Beijing (AsiaNews) - Vice President Xi Jinping belongs to one of the richest families of China. Mr Xi is set to replace Hu Jintao as the country's president, marking the transfer of power to the Communist party's fifth generation. In an in-depth report censored by China, Bloomberg found that Xi's extended family hold business interests in real estate, publicly traded companies as well as state enterprises, in telecommunications and even rare earths, which are crucial for the electronics industry. Their net worth is estimated to be around US$ 1 billion.
Whilst investments are obscured from public view by multiple holding companies, government restrictions on access to company documents and in some cases online censorship, they can be identified in thousands of pages of regulatory filings. Those interests include investments in companies with total assets of US$ 376 million; an 18 per cent indirect stake in a rare-earths company with US$ 1.73 billion in assets; and a US$ 20.2 million holding in a publicly traded technology company.
The family's fortunes began with the late Xi Zhongxun, a revolutionary fighter who helped Mao Zedong win control of China and was rewarded with top posts in the Communist regime. That makes Xi and his siblings "princelings," scions of top officials and party figures whose lineages can help them wield influence in politics and business.
Most of the Xi family's assets are owned by Xi's older sister, Qi Qiaoqiao, 63; her husband Deng Jiagui, 61; and Qi's daughter Zhang Yannan, 33.
Qi and Deng's share of the assets of Shenzhen Yuanwei Investment Co, a real estate and diversified holding company, totalled US$ 288 million. For her part, Zhang owns US$ 20.2 million in Hiconics Drive Technology Co shares. Deng also owns an indirect 18 per cent stake in Jiangxi Rare Earth & Rare Metals Tungsten Group Corp, a company worth more than US$ 1 billion.
A brother-in-law of Xi Jinping, Wu Long, runs New Postcom Equipment Co, a telecommunications company that just won hundreds of millions of yuan in contracts from state-owned China Mobile Communications Corp., the world's biggest phone company by number of users.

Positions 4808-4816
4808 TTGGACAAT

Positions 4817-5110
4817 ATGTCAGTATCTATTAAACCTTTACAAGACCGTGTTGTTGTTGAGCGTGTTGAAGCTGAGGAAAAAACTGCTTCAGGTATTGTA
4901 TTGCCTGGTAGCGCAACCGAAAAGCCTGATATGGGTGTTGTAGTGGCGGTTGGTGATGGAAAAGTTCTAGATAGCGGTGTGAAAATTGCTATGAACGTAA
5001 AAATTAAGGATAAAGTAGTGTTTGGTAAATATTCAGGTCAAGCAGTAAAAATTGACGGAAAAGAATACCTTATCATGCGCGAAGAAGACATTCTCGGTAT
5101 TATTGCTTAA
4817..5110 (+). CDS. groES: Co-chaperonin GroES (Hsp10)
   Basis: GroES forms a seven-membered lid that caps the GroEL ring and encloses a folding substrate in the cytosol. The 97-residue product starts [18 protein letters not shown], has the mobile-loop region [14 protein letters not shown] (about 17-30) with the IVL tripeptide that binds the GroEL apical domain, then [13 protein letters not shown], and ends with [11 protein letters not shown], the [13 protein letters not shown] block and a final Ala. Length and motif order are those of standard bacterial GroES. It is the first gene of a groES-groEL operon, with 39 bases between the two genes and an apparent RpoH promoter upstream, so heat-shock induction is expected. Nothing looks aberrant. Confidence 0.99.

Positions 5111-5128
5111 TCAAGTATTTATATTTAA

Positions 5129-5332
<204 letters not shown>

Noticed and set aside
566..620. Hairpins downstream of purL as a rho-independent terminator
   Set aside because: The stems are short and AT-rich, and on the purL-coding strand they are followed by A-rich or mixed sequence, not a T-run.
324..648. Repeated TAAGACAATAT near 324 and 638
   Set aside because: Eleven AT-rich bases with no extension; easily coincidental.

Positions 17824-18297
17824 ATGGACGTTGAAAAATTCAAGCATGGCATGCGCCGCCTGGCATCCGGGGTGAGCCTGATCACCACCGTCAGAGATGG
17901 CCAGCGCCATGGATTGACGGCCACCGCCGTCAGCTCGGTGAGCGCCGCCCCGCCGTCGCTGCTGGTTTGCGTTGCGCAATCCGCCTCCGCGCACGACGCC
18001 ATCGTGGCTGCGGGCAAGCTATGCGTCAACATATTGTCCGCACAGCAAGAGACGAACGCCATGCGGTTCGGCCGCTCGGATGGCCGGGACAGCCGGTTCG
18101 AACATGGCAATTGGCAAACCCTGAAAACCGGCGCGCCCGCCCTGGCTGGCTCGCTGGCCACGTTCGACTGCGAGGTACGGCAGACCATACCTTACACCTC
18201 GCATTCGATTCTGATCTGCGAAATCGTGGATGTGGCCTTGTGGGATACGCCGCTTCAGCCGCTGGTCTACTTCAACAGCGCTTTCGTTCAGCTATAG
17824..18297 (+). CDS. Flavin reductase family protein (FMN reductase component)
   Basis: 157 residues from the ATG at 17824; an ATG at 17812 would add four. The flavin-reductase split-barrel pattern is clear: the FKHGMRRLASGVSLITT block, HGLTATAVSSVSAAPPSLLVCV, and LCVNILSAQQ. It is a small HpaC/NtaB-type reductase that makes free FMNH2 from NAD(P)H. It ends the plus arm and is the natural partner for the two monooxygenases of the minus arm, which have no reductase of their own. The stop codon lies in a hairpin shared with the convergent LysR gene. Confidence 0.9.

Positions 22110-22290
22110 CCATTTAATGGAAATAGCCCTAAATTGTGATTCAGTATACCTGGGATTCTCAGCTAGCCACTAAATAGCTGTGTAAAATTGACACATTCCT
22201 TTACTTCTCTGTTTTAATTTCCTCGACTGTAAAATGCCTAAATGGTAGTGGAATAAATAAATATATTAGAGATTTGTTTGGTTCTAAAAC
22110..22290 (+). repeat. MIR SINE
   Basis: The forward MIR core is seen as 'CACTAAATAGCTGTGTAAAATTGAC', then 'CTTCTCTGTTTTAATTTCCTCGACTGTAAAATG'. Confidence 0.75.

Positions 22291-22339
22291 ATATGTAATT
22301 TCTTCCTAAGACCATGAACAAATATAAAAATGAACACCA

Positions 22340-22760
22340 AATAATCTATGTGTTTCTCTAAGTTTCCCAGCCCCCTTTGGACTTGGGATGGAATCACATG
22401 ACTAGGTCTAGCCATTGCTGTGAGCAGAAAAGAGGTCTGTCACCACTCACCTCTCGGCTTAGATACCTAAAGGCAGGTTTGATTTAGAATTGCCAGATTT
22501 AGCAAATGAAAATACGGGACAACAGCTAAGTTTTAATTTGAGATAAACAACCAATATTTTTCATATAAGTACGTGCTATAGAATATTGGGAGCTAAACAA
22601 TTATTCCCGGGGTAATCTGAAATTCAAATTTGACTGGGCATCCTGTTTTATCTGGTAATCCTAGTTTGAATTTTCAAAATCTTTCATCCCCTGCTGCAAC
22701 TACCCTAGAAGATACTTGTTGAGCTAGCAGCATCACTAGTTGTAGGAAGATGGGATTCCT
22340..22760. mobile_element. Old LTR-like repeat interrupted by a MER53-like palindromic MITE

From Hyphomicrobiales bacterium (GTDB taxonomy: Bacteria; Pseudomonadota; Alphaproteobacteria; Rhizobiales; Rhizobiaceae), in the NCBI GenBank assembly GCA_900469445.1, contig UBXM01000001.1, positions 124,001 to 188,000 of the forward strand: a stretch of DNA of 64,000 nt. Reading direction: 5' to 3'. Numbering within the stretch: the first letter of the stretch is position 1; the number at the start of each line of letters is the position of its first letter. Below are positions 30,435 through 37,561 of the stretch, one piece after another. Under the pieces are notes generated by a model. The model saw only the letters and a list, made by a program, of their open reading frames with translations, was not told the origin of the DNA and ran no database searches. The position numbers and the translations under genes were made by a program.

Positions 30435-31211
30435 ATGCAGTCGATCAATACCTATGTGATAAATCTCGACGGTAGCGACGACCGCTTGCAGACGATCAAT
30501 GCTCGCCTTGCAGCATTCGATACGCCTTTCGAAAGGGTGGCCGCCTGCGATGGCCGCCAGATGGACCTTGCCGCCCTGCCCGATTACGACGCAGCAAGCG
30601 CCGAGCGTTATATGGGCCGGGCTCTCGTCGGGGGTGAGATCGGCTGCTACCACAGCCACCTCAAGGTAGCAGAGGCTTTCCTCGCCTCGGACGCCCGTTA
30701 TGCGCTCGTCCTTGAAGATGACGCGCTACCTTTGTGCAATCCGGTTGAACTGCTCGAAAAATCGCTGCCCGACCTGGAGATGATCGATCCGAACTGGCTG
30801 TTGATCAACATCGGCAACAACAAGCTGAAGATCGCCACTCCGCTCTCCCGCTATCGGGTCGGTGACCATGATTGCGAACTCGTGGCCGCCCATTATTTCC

In addition, the various Xis own high-end real estate across China, including six properties in Hong Kong with a combined estimated value of .1 million.
No assets were traced to Xi Jinping; his wife Peng Liyuan, 49, a famous People's Liberation Army singer; or their daughter, the documents show.
There is also no indication that Xi intervened to advance his relatives' business transactions, or of any wrongdoing by Xi or his extended family.
However, in today's China, where the divide between haves and have-nots is ever growing, popular resentment against the wealth of the ruling elite is never far from the surface.
Xi's career is based on fighting corruption. In 2004, he warned officials at an anti-graft conference, "Rein in your spouses, children, relatives, friends and staff, and vow not to use power for personal gain."
As he led anti-graft campaigns in the past three decades, Xi climbed party ranks, joining the ruling Politburo Standing Committee in 2007. Now he is expected to become party general secretary and the country's president at the next party congress in October.
All this might not be enough. Despite China's extraordinary economic growth, wealth and corruption are undermining the one-party state. In the past 20 years, the income gap between rich and poor, urban dwellers and rural residents, has grown exponentially, more than in any other country in Asia.
"The average Chinese person gets angry when he hears about deals where people make hundreds of millions, or even billions of dollars, by trading on political influence," said Barry Naughton, professor of Chinese economy at the University of California, San Diego.
On the other hand, the latest generations of Communist leaders are not immune. When Deng Xiaoping said some people could get rich first and help others get wealthy later, the relatives of top officials got involved in business and scandals. For example, Prime Minister Wen Jiabao's son co-founded a private-equity company. The son of Wen's predecessor, Zhu Rongji, now heads a Chinese investment bank.
Since the arrival of the Internet, things have been worse. Many ordinary Chinese expressed disgust last year at a gold Rolex watch worn by a former customs minister. They also castigated the daughter of former Premier Li Peng (aka the butcher of Tiananmen) for wearing a pink Emilio Pucci suit to the nation's annual legislative meeting this March. Some complained that the 12,000 yuan price tag would have bought warm clothes for 200 poor children.
Corruption is no longer swept under the carpet and people are no longer putting up with it. The 'Wukan case' is a case in point. In this village in Guangdong, residents successfully had a corrupt official removed.
For Prime Minister Wen and President Hu Jintao, unless the problem is solved, the survival of the Communist system may not be guaranteed.
"What I'm really concerned about is the alliance between the rich and powerful," said Wan Guanghua, principal economist at the Asian Development Bank. "It makes corruption and inequality self-reinforcing and persistent."